Group vs. Collaborative Learning: Knowing the Difference Makes a Difference
Author: Jane A. Scheuermann
Posted on: Faculty Focus
Date: February 5th, 2018
Five years ago, I transitioned from a totally lecture-based classroom to a more student-centered, engaging one. Initially, I found that when students were placed in groups, they didn’t necessarily work together. What I discovered was that the activities needed to be structured collaboratively to promote learning.
Group work vs. collaborative learning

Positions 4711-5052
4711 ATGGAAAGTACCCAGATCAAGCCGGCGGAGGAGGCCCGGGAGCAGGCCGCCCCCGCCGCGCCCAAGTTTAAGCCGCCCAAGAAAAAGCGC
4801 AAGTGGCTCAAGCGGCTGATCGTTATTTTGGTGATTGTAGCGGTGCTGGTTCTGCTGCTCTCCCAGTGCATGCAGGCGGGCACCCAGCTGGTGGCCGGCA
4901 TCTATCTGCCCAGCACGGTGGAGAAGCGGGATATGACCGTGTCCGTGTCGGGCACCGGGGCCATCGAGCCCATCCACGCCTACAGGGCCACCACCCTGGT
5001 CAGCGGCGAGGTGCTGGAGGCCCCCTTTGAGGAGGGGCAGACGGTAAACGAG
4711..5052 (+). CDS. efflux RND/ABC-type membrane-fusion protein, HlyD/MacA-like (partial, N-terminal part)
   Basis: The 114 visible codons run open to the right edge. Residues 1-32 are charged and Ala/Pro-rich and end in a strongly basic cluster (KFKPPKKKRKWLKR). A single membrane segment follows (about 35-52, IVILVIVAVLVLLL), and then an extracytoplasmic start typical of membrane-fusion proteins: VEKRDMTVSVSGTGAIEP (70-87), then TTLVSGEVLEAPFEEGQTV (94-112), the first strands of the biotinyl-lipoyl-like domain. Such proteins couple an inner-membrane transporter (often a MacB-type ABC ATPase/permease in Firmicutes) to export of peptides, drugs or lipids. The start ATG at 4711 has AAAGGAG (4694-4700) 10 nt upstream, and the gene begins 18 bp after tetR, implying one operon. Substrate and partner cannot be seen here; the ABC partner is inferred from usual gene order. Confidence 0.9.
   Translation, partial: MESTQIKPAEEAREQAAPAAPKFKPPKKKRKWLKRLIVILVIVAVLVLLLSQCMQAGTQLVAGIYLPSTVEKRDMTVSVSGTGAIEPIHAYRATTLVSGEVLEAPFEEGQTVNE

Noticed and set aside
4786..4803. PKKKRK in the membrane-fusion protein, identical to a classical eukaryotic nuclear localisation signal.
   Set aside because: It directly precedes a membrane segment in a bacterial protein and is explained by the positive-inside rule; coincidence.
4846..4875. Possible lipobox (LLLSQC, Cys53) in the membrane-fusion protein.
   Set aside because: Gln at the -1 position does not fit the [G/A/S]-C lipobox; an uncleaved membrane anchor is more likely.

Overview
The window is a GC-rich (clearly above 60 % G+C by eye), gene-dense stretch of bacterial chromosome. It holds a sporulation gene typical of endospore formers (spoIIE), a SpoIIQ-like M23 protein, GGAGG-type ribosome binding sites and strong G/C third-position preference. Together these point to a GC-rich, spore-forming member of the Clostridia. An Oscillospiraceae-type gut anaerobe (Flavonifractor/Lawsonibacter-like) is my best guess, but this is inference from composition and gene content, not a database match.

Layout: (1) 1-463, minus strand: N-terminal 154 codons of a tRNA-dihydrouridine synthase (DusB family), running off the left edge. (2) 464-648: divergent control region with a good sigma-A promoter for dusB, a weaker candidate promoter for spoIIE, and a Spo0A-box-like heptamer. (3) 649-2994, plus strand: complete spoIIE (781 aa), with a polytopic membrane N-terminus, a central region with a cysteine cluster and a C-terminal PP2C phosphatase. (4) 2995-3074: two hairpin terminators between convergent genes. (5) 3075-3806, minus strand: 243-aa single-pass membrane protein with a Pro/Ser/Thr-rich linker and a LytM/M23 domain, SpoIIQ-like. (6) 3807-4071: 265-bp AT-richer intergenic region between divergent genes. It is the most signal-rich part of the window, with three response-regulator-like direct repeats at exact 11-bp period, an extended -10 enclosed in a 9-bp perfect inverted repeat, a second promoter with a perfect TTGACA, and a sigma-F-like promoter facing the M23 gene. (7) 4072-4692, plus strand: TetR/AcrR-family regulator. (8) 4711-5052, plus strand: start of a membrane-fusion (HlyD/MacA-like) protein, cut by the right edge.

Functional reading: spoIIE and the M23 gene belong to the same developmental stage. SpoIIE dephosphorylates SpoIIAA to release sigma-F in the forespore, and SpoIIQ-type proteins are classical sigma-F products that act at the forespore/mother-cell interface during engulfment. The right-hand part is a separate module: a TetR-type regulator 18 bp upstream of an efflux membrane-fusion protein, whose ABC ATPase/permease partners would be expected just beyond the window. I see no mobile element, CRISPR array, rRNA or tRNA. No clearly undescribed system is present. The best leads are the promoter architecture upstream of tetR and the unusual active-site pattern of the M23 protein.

Definitions of group work and collaborative learning abound, and they are not exclusive of each other. One of the most useful explanations I have found of collaborative learning comes from Smith and MacGregor (1992): “Activities may differ considerably, but focus on students’ exploration or application of the course material, not simply the teacher’s presentation or explication of it.” Group work is often described as a good way to improve productivity by delegating tasks. However, this gives rise to what I refer to as the “divide and conquer” mentality (students who complete only a portion of the workload and then share answers with their group). Group work is also reported to be a way to incorporate different perspectives, experiences, knowledge, and skill sets, but in my experience, the same could be said for collaborative learning.